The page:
This presentation provides practical advice for education authority lawyers and officers on how best to approach SEN Tribunal hearings.
It also provides an update on judicial review procedure looking at the recently published Administrative Court Judicial Review Guide 2016.
Course level: Intermediate
Running Time: 25 minutes
Date of recording: 23rd November, 2016
A toolkit for SEN tribunal success
• Procedural changes from 1 August 2016
• New Timetable
• How are we doing? Lee Scott review
• Preparation – General
• Preparation – Experts
• Procedural shenanigans
• Further tips for the hearing
Administrative Court Judicial Review Guide (published July 2016)
• Purpose behind the changes
• Status of the Guide
• Important content from the Guide
o Duty of candour
o Skeleton Arguments
o Documents and Authorities
Katherine welcomes instructions in all of Chambers’ core practice areas, and also practises public and human rights law in its broadest sense. She graduated from Queens’ College Cambridge with a First Class degree in French and Spanish before converting to law. She then obtained an LLM with distinction in public law and human rights from the London School of Economics.
Katherine’s areas of interest include:
• Planning, Environment, Infrastructure and Compulsory Purchase
• Community Care
• Social Security
• Immigration and asylum
• Information and Privacy
• EU law
Katherine is happy to work on a pro bono basis in appropriate cases.
Recent work includes:
• R (Dillner) v Sheffield City Council  EWHC 945 (Admin) (as junior to Richard Honey) – judicial review of the Defendant's street maintenance project involving the removal and replacement of street trees was successfully defended.
• R (NHS Property Services Limited) v Surrey County Council  EWHC 1715 (Admin) (as junior to Douglas Edwards QC) – judicial review of the Defendant's decision to register NHS land as a village green.
• R (John Ford Solicitors) v The Director of Legal Aid Casework (ongoing; as junior to Richard Clayton QC and Lee Parkhill) – judicial review of a refusal by the Legal Aid Agency to increase the scope on a legal aid certificate to pursue an appeal concerning costs to the Court of Appeal. The challenge is of real significance to legal aid firms who rely on inter-partes costs awards to make their work financially viable.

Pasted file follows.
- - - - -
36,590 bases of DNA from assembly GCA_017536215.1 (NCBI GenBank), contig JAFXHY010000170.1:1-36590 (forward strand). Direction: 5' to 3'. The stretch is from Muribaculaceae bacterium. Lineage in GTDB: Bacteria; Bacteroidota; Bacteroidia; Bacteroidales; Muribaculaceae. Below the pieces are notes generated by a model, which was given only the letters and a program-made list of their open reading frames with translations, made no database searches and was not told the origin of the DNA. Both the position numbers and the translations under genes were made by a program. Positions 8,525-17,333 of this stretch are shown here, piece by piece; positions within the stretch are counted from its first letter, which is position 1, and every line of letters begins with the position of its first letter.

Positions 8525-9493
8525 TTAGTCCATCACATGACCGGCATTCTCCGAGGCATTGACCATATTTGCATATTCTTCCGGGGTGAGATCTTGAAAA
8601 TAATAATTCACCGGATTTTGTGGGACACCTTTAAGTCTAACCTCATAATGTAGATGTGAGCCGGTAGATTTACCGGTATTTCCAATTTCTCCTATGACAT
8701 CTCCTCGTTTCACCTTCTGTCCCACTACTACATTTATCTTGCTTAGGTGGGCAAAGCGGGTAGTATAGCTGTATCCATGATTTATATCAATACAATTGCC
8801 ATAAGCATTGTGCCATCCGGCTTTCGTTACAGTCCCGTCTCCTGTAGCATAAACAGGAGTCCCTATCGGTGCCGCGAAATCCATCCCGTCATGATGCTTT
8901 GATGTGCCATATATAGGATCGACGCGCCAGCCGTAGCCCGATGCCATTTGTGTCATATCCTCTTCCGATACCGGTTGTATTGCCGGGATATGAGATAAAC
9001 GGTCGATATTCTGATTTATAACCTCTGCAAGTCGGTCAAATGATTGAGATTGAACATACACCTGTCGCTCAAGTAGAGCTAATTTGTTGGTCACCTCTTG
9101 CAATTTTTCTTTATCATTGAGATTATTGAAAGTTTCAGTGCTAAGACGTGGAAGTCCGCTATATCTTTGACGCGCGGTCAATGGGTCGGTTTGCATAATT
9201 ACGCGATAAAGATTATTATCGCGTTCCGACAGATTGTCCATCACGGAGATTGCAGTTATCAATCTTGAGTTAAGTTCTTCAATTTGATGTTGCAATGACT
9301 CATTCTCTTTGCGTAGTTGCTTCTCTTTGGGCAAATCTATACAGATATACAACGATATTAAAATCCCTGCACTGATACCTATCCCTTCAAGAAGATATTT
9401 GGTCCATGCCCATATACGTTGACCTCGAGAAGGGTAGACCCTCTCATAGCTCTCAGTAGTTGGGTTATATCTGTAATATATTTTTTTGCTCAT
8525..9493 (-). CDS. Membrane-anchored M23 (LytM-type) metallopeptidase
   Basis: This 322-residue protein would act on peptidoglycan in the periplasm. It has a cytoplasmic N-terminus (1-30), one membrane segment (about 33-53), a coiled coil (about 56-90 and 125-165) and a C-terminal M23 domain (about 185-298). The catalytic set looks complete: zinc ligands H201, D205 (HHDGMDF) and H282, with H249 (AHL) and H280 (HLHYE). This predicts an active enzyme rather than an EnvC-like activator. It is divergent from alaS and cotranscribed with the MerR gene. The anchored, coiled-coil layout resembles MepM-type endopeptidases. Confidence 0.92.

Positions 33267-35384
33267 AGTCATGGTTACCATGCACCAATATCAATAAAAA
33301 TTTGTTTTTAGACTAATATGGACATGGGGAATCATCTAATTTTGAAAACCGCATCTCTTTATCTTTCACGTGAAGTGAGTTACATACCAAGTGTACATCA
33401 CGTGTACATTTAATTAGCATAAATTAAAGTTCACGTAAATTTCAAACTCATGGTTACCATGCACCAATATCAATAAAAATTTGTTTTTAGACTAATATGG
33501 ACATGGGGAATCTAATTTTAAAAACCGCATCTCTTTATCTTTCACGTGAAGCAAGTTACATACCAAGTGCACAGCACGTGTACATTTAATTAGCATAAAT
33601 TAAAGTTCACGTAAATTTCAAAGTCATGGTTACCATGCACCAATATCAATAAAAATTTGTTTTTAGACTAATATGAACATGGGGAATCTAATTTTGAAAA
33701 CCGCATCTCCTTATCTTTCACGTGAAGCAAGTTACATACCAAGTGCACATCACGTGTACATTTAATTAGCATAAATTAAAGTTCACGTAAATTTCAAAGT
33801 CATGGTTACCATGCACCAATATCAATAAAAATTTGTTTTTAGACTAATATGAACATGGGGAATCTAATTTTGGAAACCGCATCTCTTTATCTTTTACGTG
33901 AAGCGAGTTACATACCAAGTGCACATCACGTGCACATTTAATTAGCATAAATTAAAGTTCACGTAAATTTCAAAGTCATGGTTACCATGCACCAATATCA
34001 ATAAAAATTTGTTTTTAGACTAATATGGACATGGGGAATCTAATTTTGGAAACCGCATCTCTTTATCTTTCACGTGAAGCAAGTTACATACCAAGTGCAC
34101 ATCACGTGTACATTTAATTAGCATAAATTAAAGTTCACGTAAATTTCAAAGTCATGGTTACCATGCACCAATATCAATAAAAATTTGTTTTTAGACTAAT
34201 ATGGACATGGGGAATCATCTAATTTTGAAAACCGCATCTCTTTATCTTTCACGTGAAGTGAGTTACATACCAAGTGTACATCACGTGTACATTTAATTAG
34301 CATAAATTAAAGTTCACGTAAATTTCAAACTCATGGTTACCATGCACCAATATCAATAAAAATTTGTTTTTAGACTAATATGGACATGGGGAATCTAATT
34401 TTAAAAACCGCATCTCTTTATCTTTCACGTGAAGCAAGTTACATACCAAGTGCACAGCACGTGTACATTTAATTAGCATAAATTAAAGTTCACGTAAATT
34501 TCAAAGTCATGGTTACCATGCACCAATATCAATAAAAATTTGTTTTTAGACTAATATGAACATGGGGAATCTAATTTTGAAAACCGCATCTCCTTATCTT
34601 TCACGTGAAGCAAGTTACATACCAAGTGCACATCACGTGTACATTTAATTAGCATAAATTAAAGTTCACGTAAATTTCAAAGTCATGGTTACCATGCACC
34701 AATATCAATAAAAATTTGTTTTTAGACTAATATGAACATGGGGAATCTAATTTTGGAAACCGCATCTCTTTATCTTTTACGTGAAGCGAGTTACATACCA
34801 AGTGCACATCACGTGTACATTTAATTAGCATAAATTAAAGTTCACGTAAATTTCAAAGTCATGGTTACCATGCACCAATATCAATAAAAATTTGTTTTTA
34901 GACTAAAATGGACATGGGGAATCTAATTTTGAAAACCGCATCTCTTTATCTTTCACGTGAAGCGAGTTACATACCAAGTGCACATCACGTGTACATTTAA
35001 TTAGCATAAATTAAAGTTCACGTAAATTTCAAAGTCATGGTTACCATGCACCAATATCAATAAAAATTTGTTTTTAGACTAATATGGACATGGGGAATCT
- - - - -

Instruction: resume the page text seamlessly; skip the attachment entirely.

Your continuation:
• Following a hearing before the Independent Review Panel, securing the quashing of a decision by the Governing Body of a secondary school to exclude permanently a child on the basis that it suffered from apparent bias.
• An application to the European Court of Human Rights following the Supreme Court decision of Coventry v Lawrence (No 3)  UKSC 50 challenging the lawfulness of the UK costs regime under Article 6 and Article 1 Protocol 1 of the ECHR (assisting Robert McCracken QC).
• R (Santander UK Plc) v London Borough of Enfield  (as junior to Hereward Phillpot QC) – acted for the claimant in a judicial review of Enfield’s decision to grant planning permission for development of a bank (Enfield conceded the claim after it was issued).
• On behalf of a local authority, successfully resisting an appeal to the Crown Court against conviction and sentence for non-school attendance.
• Alam v Secretary of State for Education (as part of GLD's baby barrister scheme) – appeal against a direction prohibiting the Appellant from taking part in the management of any independent school following his alleged role promoting extremist views in Birmingham schools as revealed by the Trojan Horse scandal.
• Representing two conjoined Rule 6 parties at a five day planning inquiry (with Sarah Sackman) (APP/N5090/W/15/3132049).